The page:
GZERO World Clips

According to Delhi-based journalist Barkha Dutt, while the Indian government has finally started to mobilize in response to the COVID crisis, there's still a lot of denial about the severity of the ourbreak. "Our Health Minister, for instance, made a statement in the last 24 hours saying that India is better equipped to fight COVID in 2021 than in 2020. That's simply rubbish. We had India's Solicitor General telling the Supreme Court that there is no oxygen deficit as of now. That's simply not true." In an interview on GZERO World, Dutt tells Ian Bremmer that only the connection between fellow Indians, helping each other when the government cannot, has been a salve.

Watch the episode: India's COVID calamity

When asked about where a US-China war may start, US Admiral James Stavridis (Ret.) doesn't hesitate: Taiwan. He suggests that China may believe the US is distracted by internal politics: "I think it would be a miscalculation on the part of the Chinese, but they may calculate that now is the moment." How would a move against Taiwan play out? Stavridis speculates how the Chinese military may plan to invade the island on the upcoming episode of GZERO World, which begins airing on US public television Friday, May 14. Check local listings.

Yau Abdul Karim lives and works in Garin Mai Jalah, located in the Yobe State of northeastern Nigeria. Essential to his work raising cattle is reliable access to water, yet environmental degradation has led to fewer water sources, severely impacting communities like his that depend on livestock. In 2019, with the help of FAO, Eni installed a special solar-powered well in Yau's town that provides water during the day as well as light at night.

Watch Yau's story as he shows how his family and community enjoy life-enhancing access to both water and light.

There have been well over 18 million confirmed cases of COVID in India, second now globally to only the United States. Hundreds of thousands of new infections daily and already more than 200,000 reported deaths—though experts say that number could be 5 or even 10 times higher. Epidemiologists fear the infection rate could be as high as half a million per day by August, with as many as a million dead. India, as one newspaper headline put it, is a ship adrift. So, how did this happen? What does this all mean for India, for Narendra Modi, and for the world?

Watch the episode: India's COVID calamity

"It feels like citizens have been left to fend for themselves. It's almost sort of Darwinian. You have a sense of starring in your own worst science fiction survivor movie, where it's up to you if you survive," says Barkha Dutt, an Indian journalist who just lost her father to COVID and has tested positive for the virus herself. A year into the pandemic, India's government has not properly prepared its hospitals and health care workers, forcing desperate families to run from hospital to hospital looking for help, she tells Ian Bremmer in an interview on GZERO World.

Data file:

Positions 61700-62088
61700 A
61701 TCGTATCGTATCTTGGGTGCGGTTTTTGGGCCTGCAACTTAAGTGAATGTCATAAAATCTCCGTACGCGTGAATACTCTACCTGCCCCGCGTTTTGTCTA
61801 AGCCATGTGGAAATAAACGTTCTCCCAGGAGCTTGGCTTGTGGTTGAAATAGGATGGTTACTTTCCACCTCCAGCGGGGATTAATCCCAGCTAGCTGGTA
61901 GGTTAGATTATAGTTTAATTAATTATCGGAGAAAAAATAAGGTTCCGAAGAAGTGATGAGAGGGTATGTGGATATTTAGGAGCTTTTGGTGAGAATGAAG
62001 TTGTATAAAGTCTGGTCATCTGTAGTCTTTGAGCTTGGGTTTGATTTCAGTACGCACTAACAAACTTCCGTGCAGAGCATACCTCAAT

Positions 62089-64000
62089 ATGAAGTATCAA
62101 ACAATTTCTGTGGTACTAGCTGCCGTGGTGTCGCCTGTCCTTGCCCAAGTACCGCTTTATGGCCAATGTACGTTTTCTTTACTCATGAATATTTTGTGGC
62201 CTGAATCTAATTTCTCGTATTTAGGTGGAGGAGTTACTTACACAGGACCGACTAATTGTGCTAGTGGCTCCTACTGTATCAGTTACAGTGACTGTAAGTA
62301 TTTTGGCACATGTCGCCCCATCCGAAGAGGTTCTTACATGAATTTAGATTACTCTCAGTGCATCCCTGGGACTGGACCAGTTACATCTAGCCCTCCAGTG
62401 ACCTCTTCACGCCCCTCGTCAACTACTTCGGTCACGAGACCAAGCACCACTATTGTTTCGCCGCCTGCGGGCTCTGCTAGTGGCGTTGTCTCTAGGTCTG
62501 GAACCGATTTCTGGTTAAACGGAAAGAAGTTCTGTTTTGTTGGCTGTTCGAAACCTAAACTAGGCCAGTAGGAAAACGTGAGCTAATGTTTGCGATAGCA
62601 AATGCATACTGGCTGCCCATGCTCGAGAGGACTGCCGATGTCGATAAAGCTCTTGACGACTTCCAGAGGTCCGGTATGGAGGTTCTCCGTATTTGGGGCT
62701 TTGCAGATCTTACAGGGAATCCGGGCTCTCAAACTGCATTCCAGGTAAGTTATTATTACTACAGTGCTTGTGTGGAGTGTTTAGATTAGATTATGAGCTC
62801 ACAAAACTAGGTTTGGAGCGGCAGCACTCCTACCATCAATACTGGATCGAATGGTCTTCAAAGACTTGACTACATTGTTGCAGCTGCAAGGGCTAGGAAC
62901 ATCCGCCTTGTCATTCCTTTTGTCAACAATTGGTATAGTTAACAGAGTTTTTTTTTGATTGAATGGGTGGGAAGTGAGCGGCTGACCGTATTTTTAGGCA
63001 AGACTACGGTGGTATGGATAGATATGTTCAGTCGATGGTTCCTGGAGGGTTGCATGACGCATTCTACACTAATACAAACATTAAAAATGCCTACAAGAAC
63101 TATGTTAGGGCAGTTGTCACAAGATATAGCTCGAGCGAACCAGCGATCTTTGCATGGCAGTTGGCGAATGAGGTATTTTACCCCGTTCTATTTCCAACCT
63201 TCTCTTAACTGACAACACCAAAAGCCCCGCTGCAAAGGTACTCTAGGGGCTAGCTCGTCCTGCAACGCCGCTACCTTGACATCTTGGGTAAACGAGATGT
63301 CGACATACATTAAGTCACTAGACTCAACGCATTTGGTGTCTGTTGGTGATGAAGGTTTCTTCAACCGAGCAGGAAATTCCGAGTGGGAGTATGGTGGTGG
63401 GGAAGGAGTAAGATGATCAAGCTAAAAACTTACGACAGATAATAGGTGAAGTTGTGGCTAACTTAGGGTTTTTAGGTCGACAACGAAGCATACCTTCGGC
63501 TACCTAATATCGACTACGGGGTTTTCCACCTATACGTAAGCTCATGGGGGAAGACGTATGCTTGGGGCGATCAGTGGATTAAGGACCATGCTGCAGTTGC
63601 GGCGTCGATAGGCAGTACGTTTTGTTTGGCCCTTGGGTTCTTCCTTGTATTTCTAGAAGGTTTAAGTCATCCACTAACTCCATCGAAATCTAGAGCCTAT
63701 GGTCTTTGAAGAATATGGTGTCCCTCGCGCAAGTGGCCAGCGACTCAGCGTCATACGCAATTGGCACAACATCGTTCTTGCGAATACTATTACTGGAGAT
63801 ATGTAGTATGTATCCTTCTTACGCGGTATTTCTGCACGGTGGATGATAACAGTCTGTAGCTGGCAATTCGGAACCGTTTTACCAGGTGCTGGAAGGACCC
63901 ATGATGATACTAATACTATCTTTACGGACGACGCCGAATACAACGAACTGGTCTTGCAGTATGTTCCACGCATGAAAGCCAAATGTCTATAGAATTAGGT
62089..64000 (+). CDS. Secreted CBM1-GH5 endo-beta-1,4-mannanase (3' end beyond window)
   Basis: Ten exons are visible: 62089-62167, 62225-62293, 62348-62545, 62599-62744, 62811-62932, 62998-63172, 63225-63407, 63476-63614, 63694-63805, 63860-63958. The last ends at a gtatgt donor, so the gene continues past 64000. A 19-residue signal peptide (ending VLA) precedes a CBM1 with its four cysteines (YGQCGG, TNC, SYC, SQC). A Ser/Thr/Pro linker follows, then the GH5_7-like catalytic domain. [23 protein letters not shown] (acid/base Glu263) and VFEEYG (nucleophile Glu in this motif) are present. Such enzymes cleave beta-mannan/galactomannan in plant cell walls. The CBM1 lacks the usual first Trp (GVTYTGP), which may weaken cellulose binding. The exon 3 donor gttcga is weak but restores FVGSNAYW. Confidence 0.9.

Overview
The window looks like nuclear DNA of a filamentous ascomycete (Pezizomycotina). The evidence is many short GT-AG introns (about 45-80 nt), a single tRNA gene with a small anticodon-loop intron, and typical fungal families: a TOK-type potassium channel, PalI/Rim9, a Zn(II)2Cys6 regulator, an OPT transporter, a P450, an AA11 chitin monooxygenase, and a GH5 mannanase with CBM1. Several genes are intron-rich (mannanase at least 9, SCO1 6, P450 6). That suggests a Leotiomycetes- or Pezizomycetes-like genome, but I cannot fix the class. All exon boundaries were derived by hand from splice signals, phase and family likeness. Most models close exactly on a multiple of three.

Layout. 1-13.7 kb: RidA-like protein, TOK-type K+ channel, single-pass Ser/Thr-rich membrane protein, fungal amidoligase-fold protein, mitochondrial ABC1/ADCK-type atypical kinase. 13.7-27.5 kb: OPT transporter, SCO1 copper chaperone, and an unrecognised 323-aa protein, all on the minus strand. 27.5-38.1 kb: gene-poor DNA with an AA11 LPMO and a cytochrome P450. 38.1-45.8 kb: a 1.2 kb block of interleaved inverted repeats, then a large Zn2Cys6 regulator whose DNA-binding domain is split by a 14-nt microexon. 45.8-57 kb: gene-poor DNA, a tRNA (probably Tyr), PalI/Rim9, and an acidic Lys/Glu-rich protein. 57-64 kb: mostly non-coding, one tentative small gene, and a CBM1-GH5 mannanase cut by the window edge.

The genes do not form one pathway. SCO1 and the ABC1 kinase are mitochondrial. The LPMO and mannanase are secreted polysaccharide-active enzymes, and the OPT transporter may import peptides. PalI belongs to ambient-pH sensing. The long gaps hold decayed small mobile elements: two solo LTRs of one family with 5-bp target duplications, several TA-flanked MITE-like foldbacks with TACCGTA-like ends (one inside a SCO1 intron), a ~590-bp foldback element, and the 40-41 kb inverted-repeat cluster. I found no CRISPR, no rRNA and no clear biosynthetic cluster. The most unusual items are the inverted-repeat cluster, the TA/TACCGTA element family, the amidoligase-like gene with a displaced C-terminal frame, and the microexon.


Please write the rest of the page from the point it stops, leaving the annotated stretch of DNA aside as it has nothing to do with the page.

Watch the episode: India's COVID calamity

In January 2021, after India got its vaccination program underway, Prime Minister Narendra Modi declared victory over "controlling corona" at the World Economic Forum. But within weeks, those words would come back to haunt him. Ian Bremmer asks Delhi-based journalist Barkha Dutt what she thinks went wrong. "I think the complacency set in because, as a percentage of infections, the fatalities seemed to be not as high as the rest of the world… but it doesn't explain to me why we should've got lulled into not needing contingencies." Their discussion about India's COVID crisis is featured on an episode of GZERO World, airing on US public television.

Watch the episode: India's COVID calamity

An Indian-American family in California decided to take action after acquaintances, friends, relatives and finally their own parents in Delhi became sick from COVID as the city was overwhelmed by the outbreak. In just a few days, they organized a massive logistical and fundraising effort to send critical oxygen equipment to Delhi. "We came across oxygen concentrators as one of the major needs in Delhi, as oxygen supplies were low, and agencies, hospitals, and nursing facilities were running out of oxygen and putting out SOS messages." The couple explains how they have partnered with SaveLIFE Foundation, an organization out of Delhi working directly with the local government. "India needs all the help that it can at this point in time."

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What's the biggest foreign policy misconception that Americans have about the US's role in the world? According to international relations expert Tom Nichols, too few Americans believe that the US, in fact, has a critical role in the world, and that the things Americans enjoy, from cheap goods to safe streets, are made possible because of American global leadership. "Americans have become so spoiled and inured to the idea that the world is a dangerous place that they don't understand that the seas are navigable because someone makes them that way. They don't understand that peace between the great powers is not simply like the weather, that just happens," Nichols tells Ian Bremmer. Their conversation is featured on an episode of GZERO World, airing on US public television – check local listings.

Watch the episode: Make politics "boring" again: Joe Biden's first 100 Days

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